Webbe, Samuel (1740-1816) (DNB00)
|←Webbe, Joseph||Dictionary of National Biography, 1885-1900, Volume 60
Webbe, Samuel (1740-1816)
|Webbe, Samuel (1770?-1843)→|
WEBBE, SAMUEL (1740–1816), musical composer, the son of a government officer who died in Minorca about 1740, was born in England in 1740. Owing to poverty, his mother could do nothing better for her son than apprentice him at the age of eleven to a trade. His seven years of cabinet-making over, Webbe applied himself to the study of languages. His mother had died, and, to support himself, he copied music for a dealer, and thus attracted the notice of Barbandt, a musician, who thenceforward gave him lessons. Webbe soon adopted music as his profession. It is likely that he deputised for Barbandt at the chapels of the Portuguese and Bavarian embassies. In 1766 he won the first of his twenty-six prize medals from the Catch Club, of which he was a member from 1771. On the resignation of Warren Home in 1794 Webbe was appointed the club's secretary, and was actively employed in its interests until 1812 (preface to W. Linley's Requiem). On the establishment, in 1787, of the Glee Club, Webbe became the librarian, and he joined the Concentores Sodales soon after the formation of their society in 1798.
Webbe produced about three hundred glees, canons, catches, and part-songs, and upon this work his fame chiefly rests. In the meantime he had become organist to the chapel of the Sardinian embassy near Lincoln's Inn Fields, and was announced in the Laity's Directory' of 1793 to give instrucion gratis every Friday evening at seven o'clock, 'to such young gentlemen as present themselves to learn the church music.' Among his pupils and choir-boys were John Danby [q. v.], Charles Knyvett the younger [see under Knyvett, Charles], (1752–1822)], Charles Dignum [q. v.], and Vincent Novello [q. v.] The chapel of the Spanish embassy, near Manchester Square, also enjoyed his services, probably after Danby's death in 1798 until the younger Webbe's appointment.
Webbe died at his chambers in Gray's Inn on 25 March 1816. His gravestone in Old St. Pancras Gardens (once the churchyard) has disappeared within the last few years, but a granite obelisk was erected in its stead in 1897.
Webbe was ‘the typical glee composer’ (Davey), and is best known by such polished and beautiful pieces as ‘When winds breathe soft,’ ‘Swiftly from the mountain's brow,’ ‘Glorious Apollo,’ ‘Thy voice, O Harmony,’ and ‘Come live with me.’ But his motets are still constantly sung in Roman catholic churches. His hymns include an ‘O Salutaris,’ known in Anglican hymn-books as ‘Melcombe;’ an ‘Alma Redemptoris’ (‘Alma’); a ‘Veni Sancte Spiritus’ (‘Come, Thou Holy Spirit’), and the popular harmonised version of a Gregorian ‘Stabat Mater.’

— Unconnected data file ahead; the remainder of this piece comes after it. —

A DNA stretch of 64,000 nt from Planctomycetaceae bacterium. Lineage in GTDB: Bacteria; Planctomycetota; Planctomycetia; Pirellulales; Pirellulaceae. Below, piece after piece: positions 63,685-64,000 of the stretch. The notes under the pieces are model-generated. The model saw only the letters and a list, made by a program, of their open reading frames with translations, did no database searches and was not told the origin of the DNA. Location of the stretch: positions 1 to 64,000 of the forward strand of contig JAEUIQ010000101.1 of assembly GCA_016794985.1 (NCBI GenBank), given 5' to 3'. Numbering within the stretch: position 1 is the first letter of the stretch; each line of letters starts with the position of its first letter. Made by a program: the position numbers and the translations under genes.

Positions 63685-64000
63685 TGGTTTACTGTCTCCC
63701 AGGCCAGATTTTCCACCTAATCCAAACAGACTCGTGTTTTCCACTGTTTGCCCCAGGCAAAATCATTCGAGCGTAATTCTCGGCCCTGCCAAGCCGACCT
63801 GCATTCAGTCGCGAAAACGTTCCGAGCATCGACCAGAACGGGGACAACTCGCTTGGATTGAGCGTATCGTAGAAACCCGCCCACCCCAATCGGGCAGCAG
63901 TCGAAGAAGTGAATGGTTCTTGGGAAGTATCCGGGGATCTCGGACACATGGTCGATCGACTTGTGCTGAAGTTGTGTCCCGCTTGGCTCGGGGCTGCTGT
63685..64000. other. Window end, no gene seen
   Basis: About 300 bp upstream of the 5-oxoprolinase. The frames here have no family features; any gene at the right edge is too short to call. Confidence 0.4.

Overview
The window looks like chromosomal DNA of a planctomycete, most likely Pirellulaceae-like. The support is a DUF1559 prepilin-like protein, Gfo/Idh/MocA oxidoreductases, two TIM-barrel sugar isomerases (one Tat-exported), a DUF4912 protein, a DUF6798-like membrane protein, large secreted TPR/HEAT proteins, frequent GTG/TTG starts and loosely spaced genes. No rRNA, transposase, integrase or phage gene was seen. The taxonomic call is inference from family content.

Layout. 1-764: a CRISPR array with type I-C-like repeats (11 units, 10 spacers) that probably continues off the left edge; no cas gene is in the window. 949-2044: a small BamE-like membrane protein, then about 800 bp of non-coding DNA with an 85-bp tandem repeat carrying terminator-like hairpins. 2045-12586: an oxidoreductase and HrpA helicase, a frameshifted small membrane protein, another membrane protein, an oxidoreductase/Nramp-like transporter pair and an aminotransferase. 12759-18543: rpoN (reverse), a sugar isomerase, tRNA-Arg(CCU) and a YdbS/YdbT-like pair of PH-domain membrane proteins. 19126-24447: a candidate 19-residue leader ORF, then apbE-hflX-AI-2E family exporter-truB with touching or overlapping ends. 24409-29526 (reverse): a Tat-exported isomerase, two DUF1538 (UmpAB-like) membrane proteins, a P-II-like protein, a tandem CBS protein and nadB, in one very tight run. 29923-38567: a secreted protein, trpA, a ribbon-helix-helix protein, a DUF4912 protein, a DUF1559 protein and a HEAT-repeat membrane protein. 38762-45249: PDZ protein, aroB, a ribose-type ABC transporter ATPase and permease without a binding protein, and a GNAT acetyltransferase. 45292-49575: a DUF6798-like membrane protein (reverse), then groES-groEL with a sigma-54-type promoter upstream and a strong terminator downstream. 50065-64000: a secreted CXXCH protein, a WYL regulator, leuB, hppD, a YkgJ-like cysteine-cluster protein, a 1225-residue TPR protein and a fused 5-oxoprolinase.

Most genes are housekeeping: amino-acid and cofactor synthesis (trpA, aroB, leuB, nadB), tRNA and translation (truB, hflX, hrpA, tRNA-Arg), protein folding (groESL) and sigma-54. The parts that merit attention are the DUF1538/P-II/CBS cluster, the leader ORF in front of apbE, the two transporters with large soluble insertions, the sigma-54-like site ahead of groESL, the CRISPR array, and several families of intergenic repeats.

Among Webbe's numerous publications are: 1. In conjunction with his son, nine books of vocal music in parts, 1764–95; afterwards republished in 3 vols. 1812. Many of Webbe's glees are re-edited or republished by Warren, Hullah, Oliphant, Boosey, and Novello. 2. Songs, of which the best known may have been the simple melody, ‘The Mansion of Peace,’ 1785? 3. ‘Ode to St. Cecilia,’ six voices, 1790. 4. ‘A Collection of Sacred Music as used in the Chapel of the King of Sardinia in London, by Samuel Webbe,’ no date, obl. folio. It contains upwards of twenty motets, and masses in D minor for three voices, and G major for four voices, neither published in 5. ‘A Collection of Masses for Small Choirs,’ 1792 (No. 1 was printed by Skillern in 1791); they are simply written, some for two parts only. 6. ‘A Collection of Motets and Antiphons,’ 1792, printed by Webbe's permission, although he had no intention of printing them. 7. ‘Antiphons in six Books of Anthems,’ 1818. 8. Seven masses rearranged for three and four voices, including two requiem masses in G minor and E minor, never before published, 1864. All Webbe's church music has been re-edited and republished by Novello.[Gent. Mag. 1816, i. 569, 643; Quarterly Musical Magazine, 1818 p. 219, 1821 p. 363, passim; Grove's Dictionary, i. 323, 383, iv. 387; Davey's Hist. of English Music, p. 414; Cansick's Epitaphs in St. Pancras, p. 98; Daily News, 26 July 1897; Tablet, 24 July 1897; information from the choirmaster of the Sardinia Street catholic church, where a volume of the rare ‘Collection of Sacred Music’ is preserved; information from Rev. R. B. Sankey, M.A., Mus. Bac. Oxon.; authorities cited.]